Genitopelvic pain/penetration disorder

Vestibulectomy is a surgical procedure that is used to treat painful intercourse. The procedure is recommended as a last resort when distinct mucosal (mucus lubricates and protects the vaginal tissue) involvement occurs.

The surgery takes place below the urinary meatus, down to the border of the perineal area and includes the fourchette. Incisions are made on each side adjacent and parallel to the labia minora. The structures removed are the hymen, mucous membrane, Bartholin glands ducts and minor vestibular glands. In some surgeries, the amount of tissue removed is not so extensive. Vaginal mucosa tissue remains attached and then is pulled downward to cover the area where tissue was removed. This surgery is also used to treat lichen sclerosus. The complete surgery removes the entire lateral hymenal tissues to the lateral vestibular walls at Hart’s line, and involves removal of the entire posterior fourchette from the posterior hymenal remnants down to the perineum" which barring complications, enables the entire procedure to be over within an hour. 

Other therapies

Female orgasmic disorder

Treatment recommendations include a combination of cognitive and behavioural techniques, directed masturbation training, and anxiety reduction techniques, with mindfulness and yoga practice as possible adjuncts. 

Education regarding coital positioning with maximum glans clitoral stimulation during vaginal intercourse has been shown to be beneficial. At this level, women with anorgasmia can receive education that involves knowledge on genital anatomy, acceptance through touch and sexual fantasies, masturbation techniques, as well as acceptance of a clitoral vibrator.

Genitopelvic pain/penetration disorder

Preventive hygiene measures are encouraged (e.g. avoiding soaps/douches, nylon underwear and, if an irritant, vulvar contact with semen). Sitz baths may help to reduce inflammation and symptoms. While pain is present, avoidance of penetration during sexual activity may be advised to break the cycle of avoidance and catastrophism. Counselling regarding restarting of the sexual relationship is recommended.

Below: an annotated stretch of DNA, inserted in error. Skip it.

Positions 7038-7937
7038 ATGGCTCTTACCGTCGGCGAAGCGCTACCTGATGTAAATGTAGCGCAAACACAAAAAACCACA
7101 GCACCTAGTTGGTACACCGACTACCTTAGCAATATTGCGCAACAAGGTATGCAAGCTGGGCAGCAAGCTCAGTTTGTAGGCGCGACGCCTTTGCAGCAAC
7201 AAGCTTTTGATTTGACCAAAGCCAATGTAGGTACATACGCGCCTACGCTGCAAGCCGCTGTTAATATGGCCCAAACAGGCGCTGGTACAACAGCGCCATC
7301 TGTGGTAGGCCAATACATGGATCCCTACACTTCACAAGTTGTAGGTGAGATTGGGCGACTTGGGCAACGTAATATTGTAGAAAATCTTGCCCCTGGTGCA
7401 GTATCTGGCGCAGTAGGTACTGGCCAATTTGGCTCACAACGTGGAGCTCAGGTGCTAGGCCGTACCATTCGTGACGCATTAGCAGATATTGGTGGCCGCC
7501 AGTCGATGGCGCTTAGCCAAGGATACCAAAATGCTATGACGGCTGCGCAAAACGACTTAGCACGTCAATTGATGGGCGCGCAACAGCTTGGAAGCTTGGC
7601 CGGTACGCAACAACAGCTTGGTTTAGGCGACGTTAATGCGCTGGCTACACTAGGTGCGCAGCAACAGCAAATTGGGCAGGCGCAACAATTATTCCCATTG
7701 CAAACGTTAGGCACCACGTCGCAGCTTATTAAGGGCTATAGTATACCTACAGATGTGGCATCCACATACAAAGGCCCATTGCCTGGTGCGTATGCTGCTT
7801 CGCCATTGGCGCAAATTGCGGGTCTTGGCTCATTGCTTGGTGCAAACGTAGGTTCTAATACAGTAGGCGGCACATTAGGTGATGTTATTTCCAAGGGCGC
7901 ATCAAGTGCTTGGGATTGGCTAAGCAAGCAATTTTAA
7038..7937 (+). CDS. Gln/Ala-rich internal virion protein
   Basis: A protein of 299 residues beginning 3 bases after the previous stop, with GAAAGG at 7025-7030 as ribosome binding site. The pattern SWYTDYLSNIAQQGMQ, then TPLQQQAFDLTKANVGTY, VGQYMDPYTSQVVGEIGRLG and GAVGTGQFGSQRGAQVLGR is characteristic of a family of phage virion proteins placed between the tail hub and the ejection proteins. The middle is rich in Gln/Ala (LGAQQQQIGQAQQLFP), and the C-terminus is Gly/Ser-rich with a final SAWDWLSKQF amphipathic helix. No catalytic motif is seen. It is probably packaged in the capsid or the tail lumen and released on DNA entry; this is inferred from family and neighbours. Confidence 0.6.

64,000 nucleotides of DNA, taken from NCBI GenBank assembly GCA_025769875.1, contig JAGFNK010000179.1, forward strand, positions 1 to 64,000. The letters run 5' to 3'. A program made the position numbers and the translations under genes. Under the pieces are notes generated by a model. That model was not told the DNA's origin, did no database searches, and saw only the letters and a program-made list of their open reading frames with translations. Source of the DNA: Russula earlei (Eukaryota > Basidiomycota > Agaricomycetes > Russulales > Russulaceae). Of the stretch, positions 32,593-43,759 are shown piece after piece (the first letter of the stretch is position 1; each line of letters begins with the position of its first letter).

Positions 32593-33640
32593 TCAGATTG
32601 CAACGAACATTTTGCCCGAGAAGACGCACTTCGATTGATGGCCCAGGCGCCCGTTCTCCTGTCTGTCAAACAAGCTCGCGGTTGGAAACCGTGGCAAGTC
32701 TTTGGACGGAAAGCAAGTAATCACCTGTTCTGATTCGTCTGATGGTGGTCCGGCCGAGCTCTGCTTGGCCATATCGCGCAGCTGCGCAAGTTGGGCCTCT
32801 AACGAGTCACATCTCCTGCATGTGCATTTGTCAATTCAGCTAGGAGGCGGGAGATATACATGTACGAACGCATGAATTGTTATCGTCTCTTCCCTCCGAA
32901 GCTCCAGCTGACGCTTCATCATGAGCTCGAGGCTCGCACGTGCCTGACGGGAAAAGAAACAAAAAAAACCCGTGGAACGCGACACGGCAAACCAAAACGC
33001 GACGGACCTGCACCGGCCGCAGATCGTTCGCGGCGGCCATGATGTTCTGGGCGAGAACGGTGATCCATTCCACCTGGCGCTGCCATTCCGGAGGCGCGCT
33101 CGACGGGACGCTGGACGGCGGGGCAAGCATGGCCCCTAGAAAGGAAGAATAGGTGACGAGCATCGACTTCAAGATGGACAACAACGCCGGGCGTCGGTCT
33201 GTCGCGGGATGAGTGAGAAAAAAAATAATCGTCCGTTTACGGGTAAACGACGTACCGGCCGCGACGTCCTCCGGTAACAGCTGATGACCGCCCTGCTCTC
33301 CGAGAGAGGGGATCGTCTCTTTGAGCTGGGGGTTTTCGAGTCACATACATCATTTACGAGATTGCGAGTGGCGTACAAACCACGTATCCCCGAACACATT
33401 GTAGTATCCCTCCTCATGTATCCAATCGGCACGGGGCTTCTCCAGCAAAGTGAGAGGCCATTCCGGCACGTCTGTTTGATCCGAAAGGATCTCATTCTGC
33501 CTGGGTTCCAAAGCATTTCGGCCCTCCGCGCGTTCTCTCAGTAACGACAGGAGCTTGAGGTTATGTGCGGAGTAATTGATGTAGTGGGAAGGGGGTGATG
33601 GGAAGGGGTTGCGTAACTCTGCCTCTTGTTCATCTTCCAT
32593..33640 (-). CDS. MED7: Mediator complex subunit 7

If phobic avoidance of penetration is present, treatments targeting fear-avoidance issues, progressive desensitisation by vaginal dilatation using fingers or vaginal trainers, education on sexuality, and Kegel's and relaxation exercises may help to decrease penetration fear and anxiety. If considered necessary, treatment for sexual trauma should occur prior to treatment for sexual dysfunction.

If conservative medical treatments fail to achieve a full term pregnancy, the physician may suggest the patient undergo in vitro fertilization (IVF). IVF and assisted reproductive techniques (ART) generally start with stimulating the ovaries to increase egg production. Most fertility medications are agents that stimulate the development of follicles in the ovary. Examples are gonadotropins and gonadotropin releasing hormone. After stimulation, the physician surgically extracts one or more eggs from the ovary, and unites them with sperm in a laboratory setting, with the intent of producing one or more embryos. Fertilization takes place outside the body, and the fertilized egg is reinserted into the woman's reproductive tract, in a procedure called embryo transfer.

The fertilized eggs (embryos) are cultivated under very stringent conditions and examined every day by the embryologist to evaluate their progress. The embryos are usually cultured for 3 to 5 days, before the best one(s) are selected to be put (transferred) in to the womb. 

Among women with older reproductive age, with history of repetitive abortions or genetic disorders, genetic analysis is highly recommended. The preimplantation genetic screening (PGS)/preimplantation genetic diagnosis (PGD) allows studying the DNA of eggs or embryos to select those that carry certain damaging characteristics. It is useful when there are previous chromosomal or genetic disorders in the family, within the context of in vitro fertilization programs.

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Sources

Assisted reproductive technology ―sourced from Fertilitypedia licensed under CC BY-SA 4.0
Sexual dysfunction in infertile women ―by Zare et al. licensed under CC BY 3.0
Female sexual dysfunction ―by Boa licensed under CC BY-NC 4
A Model for the Management of Female Sexual Dysfunctions ―by Silva Lara et al. licensed under CC BY 4.0
Female sexual arousal disorder ―sourced from Wikipedia licensed under CC BY-SA 3.0
Depression and Female Sexual Dysfunction ―by Chaudhury and Mujawar licensed under CC BY 3.0
Vestibulectomy ―sourced from Wikipedia licensed under CC BY-SA 3.0